It’s always been a mystery to me as to how it experienced such growth.  I imagine it now probable has its share of “cultural mormons”, who stay with it because of familiar ties but don’t necessarily buy into its theories.  I have heard that a proportion of converts are attracted to it because of the “good values”, its family centeredness, wholesome youth activities, and they go for that without really “getting into” the more bizarre aspects of the theology.  Part of that may also be that Mormonism is still visible “monolithic” (the few offshoots such as the Reorganized LDS Church and the splinter polygamist groups are barely noticeable) where as what is called “Christianity” is, in the world’s view, divided into hundreds of different groups, with wide variations in beliefs and practices.
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#6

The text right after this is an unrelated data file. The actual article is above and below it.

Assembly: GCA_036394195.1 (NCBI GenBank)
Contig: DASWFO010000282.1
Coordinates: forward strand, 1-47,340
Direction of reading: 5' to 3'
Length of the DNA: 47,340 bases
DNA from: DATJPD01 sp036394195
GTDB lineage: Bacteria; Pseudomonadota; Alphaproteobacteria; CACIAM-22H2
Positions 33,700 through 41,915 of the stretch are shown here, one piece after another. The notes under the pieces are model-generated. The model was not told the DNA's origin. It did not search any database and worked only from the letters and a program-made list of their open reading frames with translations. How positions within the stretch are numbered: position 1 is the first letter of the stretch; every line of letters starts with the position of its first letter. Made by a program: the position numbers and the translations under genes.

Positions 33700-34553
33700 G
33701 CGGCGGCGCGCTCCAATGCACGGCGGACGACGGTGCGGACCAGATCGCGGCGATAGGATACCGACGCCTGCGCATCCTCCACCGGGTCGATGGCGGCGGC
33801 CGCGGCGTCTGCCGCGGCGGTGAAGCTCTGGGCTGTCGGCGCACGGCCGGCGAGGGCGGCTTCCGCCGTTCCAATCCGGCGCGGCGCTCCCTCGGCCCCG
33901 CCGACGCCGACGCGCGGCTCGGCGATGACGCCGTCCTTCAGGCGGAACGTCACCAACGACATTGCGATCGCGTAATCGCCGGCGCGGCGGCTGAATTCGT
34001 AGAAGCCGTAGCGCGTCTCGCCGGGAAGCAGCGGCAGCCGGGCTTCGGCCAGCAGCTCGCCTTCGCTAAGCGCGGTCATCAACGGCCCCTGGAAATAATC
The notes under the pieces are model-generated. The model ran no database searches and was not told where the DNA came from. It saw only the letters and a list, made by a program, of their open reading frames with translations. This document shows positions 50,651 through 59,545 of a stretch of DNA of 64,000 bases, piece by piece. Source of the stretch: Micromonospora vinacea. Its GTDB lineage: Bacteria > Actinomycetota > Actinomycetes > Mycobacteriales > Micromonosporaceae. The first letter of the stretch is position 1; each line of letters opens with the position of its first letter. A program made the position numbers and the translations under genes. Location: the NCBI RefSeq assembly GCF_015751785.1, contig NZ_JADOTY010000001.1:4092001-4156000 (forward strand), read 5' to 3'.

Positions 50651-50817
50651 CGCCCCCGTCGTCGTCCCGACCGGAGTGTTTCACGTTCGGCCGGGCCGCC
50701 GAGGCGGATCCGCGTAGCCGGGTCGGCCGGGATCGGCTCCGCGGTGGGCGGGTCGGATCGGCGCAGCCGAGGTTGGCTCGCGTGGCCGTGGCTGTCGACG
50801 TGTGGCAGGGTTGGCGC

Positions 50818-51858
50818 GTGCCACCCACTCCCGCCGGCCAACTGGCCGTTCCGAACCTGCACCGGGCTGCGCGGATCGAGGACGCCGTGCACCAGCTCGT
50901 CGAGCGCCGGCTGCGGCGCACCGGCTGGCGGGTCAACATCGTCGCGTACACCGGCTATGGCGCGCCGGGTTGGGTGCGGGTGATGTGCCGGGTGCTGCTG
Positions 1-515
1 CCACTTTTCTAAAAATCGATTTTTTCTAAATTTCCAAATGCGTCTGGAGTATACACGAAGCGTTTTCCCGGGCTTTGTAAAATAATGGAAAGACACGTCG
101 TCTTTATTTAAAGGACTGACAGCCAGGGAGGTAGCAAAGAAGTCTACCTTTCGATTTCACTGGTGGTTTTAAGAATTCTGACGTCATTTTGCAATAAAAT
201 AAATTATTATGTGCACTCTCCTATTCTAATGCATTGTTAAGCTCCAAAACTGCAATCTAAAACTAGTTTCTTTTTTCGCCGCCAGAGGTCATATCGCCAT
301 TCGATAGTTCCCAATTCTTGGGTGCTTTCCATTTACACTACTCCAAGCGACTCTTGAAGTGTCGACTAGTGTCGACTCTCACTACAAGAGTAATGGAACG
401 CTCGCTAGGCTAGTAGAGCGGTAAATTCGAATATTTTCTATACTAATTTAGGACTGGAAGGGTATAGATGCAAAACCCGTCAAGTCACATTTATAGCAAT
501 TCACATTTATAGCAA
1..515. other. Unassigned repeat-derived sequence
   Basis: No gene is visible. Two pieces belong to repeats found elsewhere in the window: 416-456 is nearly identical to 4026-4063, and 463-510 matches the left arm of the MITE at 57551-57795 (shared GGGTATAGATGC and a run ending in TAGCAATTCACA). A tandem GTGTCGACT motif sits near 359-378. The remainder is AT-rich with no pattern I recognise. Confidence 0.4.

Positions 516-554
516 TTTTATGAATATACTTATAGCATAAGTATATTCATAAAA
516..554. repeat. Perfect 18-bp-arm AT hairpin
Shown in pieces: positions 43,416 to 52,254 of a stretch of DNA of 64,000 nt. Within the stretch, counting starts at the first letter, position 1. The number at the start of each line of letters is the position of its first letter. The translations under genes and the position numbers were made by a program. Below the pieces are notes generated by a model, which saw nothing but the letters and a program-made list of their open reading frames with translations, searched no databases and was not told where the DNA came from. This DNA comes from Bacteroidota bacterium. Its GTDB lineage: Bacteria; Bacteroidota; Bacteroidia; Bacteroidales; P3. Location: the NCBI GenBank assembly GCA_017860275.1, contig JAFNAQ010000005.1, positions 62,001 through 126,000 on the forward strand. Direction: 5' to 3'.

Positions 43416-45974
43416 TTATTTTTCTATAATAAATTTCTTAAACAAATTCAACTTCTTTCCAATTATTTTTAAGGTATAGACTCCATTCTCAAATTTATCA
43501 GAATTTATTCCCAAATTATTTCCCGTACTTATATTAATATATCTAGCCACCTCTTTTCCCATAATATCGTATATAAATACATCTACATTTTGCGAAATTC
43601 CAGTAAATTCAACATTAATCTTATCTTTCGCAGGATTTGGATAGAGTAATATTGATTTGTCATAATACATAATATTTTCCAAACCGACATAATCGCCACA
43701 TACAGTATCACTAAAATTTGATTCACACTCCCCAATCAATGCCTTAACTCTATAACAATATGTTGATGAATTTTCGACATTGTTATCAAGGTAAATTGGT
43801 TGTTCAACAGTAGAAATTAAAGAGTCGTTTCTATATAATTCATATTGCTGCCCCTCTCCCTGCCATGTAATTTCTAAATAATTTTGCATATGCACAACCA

(02-17-2012, 05:25 PM)moneil Wrote:
(02-17-2012, 04:40 PM)Montgisard Wrote: I was recently reading a book where there is a critique of Mormonism and a question came to my mind: how was it that such a nutbar and whackjob "religion" as Mormonism, so easy to debunk and so full of flaws and errors, could spread and become a very powerful and rich organization in America? Does it have anything to do with its early links with Freemasonry?

I don’t have a particular answer and I’m usually not inclined to ascribe much influence to modern day “freemasonry” (the local lodge is across from my town’s library; as I occasionally see the octogenarians wander out on their canes and walkers I have a difficult time seeing it as anything more than a very silly social club, still to be avoided).